In season genotyping introduced to stamp out aggressive blight strains
We are pleased to announce that a new contract, which will help fund the successful Fight Against Blight service has been agreed with the James Hutton Institute.
The funding will enable growers and agronomists to continue submitting samples for analysis as well as fungicide testing to follow on from the work conducted in 2018.
One key aspect of the new proposal contains provisions for in-season genotyping: previously growers had to wait until the end of the season, and after implementing a blight spray programme, to receive results from any samples submitted. This will enable growers to use the genotyping data to inform their blight management decisions.
Last season’s Fight Against Blight
Due to last year’s warmer weather, our Fight Against Blight campaign saw fewer samples submitted compared to 2017.
Despite last year’s warmer weather over 250 samples submitted via our Fight Against Blight service. However there were only 40 outbreaks reported in 2018 in comparison to the 158 in 2017 s
More interesting perhaps, that isolates of the 36_A2 genotype found in the samples increased by 15% compared with the 2% found in 2017.
While researchers are still trying to build up a full picture of this genotype, the increase in frequency of 36_A2 in an overall low blight pressure year and its spread in continental Europe suggest it is causing an aggressive form of blight.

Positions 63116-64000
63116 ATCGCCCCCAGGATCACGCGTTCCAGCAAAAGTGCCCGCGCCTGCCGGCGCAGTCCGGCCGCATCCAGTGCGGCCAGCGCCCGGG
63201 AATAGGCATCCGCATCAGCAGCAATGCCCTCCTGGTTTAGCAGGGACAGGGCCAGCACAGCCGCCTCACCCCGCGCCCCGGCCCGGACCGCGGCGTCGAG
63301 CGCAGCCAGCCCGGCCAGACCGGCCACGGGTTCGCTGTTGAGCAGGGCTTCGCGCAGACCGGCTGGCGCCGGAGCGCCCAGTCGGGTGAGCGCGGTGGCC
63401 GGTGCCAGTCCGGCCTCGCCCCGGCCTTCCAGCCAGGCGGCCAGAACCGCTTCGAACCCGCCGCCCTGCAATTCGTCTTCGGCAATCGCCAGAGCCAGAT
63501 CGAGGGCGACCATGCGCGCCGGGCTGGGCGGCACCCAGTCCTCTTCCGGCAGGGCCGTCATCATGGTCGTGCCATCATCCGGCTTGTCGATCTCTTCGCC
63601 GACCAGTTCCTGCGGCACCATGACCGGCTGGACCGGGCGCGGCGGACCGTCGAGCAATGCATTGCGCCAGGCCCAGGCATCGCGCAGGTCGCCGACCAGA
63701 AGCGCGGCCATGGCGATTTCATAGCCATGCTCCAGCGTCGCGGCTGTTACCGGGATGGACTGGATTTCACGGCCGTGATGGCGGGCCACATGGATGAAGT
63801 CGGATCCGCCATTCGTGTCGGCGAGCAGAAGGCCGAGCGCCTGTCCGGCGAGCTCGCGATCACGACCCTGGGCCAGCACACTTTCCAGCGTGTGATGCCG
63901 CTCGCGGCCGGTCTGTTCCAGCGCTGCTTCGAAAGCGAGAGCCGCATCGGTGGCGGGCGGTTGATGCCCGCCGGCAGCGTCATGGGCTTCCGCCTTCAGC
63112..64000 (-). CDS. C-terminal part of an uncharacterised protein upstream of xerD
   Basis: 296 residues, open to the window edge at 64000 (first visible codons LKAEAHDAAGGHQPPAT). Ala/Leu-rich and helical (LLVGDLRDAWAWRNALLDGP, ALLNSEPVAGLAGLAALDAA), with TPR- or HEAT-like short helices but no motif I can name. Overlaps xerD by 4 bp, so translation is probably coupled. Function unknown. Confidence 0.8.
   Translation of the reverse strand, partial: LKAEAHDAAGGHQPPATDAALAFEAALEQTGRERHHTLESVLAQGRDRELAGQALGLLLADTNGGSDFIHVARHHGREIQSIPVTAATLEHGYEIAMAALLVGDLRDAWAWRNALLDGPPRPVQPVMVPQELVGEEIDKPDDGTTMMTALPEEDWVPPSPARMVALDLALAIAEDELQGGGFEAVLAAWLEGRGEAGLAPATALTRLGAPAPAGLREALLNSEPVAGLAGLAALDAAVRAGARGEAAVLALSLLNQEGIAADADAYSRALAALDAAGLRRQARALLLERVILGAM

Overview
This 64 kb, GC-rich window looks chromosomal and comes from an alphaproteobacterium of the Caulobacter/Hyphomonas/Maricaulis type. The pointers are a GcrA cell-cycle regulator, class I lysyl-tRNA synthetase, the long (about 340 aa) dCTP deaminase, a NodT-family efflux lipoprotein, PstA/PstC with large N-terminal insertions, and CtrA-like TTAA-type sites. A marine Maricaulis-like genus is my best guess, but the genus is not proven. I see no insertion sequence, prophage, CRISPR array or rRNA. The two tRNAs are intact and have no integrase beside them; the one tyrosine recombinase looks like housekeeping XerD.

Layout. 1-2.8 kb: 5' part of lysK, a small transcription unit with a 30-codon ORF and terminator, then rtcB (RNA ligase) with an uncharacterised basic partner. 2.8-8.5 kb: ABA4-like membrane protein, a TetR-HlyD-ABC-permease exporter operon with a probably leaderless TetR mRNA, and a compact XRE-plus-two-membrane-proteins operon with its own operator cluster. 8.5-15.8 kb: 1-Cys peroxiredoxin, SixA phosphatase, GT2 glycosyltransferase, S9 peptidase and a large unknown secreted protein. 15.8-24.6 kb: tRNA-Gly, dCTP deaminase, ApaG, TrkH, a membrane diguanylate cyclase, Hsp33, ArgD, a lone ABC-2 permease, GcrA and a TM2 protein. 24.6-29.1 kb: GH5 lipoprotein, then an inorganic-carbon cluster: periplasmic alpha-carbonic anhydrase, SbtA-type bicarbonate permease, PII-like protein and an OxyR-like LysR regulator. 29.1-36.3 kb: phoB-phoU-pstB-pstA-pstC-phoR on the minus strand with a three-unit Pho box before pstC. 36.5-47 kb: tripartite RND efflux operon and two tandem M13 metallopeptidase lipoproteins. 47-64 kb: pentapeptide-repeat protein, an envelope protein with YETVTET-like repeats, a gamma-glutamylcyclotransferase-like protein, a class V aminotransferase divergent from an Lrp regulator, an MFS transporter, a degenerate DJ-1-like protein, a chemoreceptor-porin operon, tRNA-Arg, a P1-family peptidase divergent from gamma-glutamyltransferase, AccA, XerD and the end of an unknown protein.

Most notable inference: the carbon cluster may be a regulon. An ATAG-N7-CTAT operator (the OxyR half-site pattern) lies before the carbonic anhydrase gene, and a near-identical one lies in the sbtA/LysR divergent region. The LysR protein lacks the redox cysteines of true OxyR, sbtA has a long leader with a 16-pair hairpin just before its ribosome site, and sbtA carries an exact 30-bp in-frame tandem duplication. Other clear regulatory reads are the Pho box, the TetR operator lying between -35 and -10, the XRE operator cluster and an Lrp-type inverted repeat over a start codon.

Research at the James Hutton Institute showed that the genotype was more difficult to inhibit than other lineages, producing the largest lesion sizes under the lowest doses with four key fungicide active ingredients used to combat blight.
As the doses applied were well below the rates applied in the field, the data do not give evidence of 36_A2’s resistance to the fungicides used. So far, 36_A2 has established itself in the East of the country but has not yet been found further north than Lincolnshire or in the North or West.
Last year also saw a drop in the number of samples submitted containing the 37_A2 genotype: from 24% observed in 2017 to 16%.
If you grow potatoes or are an advisor why not support the Fight Against Blight service by registering as a blight scout? Your samples are crucial for understanding the genotypes causing late blight disease and provide a direct benefit to you and the GB industry to improve growers' blight management practices.
You can also listen to the latest AHDB Podcast, which explains the Fight Against Blight service and the research being carried out to help stamp out the disease.